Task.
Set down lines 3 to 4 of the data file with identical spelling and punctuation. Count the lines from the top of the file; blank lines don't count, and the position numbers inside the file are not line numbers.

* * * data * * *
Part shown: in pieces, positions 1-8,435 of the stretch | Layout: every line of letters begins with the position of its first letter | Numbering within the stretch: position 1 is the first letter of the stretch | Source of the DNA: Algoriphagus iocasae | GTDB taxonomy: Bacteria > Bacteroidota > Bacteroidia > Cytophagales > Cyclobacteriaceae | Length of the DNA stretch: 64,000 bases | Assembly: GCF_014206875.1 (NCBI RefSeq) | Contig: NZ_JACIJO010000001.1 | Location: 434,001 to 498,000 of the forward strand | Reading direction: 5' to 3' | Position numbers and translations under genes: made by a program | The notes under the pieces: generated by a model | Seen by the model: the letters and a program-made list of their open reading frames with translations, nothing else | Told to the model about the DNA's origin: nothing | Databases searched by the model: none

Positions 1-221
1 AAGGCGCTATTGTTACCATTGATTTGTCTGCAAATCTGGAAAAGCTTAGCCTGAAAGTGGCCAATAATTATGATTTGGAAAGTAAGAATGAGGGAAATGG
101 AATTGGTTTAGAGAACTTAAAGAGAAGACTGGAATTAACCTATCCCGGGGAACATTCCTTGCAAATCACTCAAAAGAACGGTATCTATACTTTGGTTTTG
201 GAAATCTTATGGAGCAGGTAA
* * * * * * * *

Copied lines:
1 AAGGCGCTATTGTTACCATTGATTTGTCTGCAAATCTGGAAAAGCTTAGCCTGAAAGTGGCCAATAATTATGATTTGGAAAGTAAGAATGAGGGAAATGG
101 AATTGGTTTAGAGAACTTAAAGAGAAGACTGGAATTAACCTATCCCGGGGAACATTCCTTGCAAATCACTCAAAAGAACGGTATCTATACTTTGGTTTTG